An Open Letter To Adolescents Who Are Seen As So-Called “Losers”

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Ezra Miller and Emma Watson from “The Perks of Being A Wallflower” (2012); I SO wish I had friends like these in high school, the way their characters, Patrick and Sam, accepted and befriended Charlie, played by Logan Lerman. Photo courtesy of musingsofabookshopgirl.blogspot.com

 

THIS IS A REVISED VERSION OF AN ARTICLE I DID ON THE SITE HUBPAGES.COM IN 2010.

AS I FEEL THE SUBJECT MATTER IS RELEVANT TODAY AND ALWAYS WILL BE, IN LIGHT OF A NEW SCHOOL YEAR STARTING I THOUGHT IT WOULD BE A GOOD IDEA TO PLACE THIS ON THIS BLOG.

 

If you are a tween or a teenager who isn’t seen by others as popular or “cool”, read on…

Greetings Young People,

Assuming that my calculations are correct, you have started a new school year after a summer that I’m sure seemed to fly by.

I’m also fairly positive that many of you, if not most of you, have been dreading the start of school like the plague because you’re seen by far too many of your classmates as different in the way you look, behave, or in the way you march to the “beat of a different drummer”.

And I imagine those differences have led to some bad times.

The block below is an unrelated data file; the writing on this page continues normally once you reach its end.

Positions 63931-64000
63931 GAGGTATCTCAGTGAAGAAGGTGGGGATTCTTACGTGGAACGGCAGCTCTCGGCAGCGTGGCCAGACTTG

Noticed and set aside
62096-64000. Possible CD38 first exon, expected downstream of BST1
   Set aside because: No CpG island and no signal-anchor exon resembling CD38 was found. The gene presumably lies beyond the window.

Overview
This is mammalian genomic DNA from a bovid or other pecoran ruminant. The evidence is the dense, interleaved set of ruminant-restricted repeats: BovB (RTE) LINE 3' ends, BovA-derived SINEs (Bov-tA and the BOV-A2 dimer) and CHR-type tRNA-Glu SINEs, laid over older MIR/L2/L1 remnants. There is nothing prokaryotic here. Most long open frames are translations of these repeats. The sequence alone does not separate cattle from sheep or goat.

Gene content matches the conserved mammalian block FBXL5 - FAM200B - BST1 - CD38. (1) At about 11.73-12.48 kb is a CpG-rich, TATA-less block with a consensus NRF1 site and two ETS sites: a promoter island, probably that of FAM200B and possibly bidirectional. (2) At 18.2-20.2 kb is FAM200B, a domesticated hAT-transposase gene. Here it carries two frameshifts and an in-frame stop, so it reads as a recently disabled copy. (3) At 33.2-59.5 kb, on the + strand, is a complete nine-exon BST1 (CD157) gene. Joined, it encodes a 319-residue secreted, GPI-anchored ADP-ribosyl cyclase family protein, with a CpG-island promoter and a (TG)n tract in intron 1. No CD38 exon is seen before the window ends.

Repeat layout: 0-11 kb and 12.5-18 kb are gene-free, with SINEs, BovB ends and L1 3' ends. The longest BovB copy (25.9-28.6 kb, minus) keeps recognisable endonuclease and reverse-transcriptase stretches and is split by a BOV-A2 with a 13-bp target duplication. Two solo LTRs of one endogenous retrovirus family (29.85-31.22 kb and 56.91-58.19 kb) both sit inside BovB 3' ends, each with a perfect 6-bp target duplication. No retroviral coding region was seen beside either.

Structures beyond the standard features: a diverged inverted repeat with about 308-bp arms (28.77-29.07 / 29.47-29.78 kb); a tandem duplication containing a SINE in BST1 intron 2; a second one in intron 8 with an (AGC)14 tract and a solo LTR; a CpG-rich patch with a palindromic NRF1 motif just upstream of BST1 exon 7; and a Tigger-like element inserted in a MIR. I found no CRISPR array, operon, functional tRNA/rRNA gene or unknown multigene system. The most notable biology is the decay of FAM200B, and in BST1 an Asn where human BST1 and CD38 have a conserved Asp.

You have probably spent years being called a “dork”, a “geek”, a “loser”, or a combination of those names.

Kids may have done some blatant harm to you such as push you into lockers or throw things at you,

The opposite gender shudders at the thought of standing anywhere near you,

And I wouldn’t be surprised if you find yourself sitting all by your lonesome at lunch, or with other so-called “geeks”.

 

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Something that broke my heart every time I saw it, which was quite a bit during my time working in the education field. Photo courtesy of heraldsun.com.au

 

Or perhaps you’ve been the victim of cyber-bullying, where people have called you all sorts of vile things on the Internet for all to see, which seems to be a popular thing to do these days.

Most likely, you’re probably like I was at your age, mostly alone and lonely because you’re seen as strange; hardly anybody wants to hang with you, and the ones who do pay attention to you do so in ways that induces feelings of inferiority and other negative feelings.

Believe me when I say that during the bulk of the seven years I spent from sixth grade through my senior year of high school, I was a lot like you as for quite a bit of my first month of 10th grade I stayed home in bed because I didn’t want to be shunned or abused, which is how I felt many of my fellow students interacted with me in calling me stupid, ditching me, and letting me know in no uncertain terms that they had no desire to even get to know me, let alone become friends with me.

I know how it is to be bullied and disrespected, causing strong feelings of inferiority and depression as a result.

I would also like to let you in on something…

 

YOU ARE NOT INFERIOR IN ANY WAY, SHAPE, OR FORM WHATSOEVER.

YOU ARE NOT A DWEEB, A LOSER, OR ANY OF THOSE NASTY ADJECTIVES.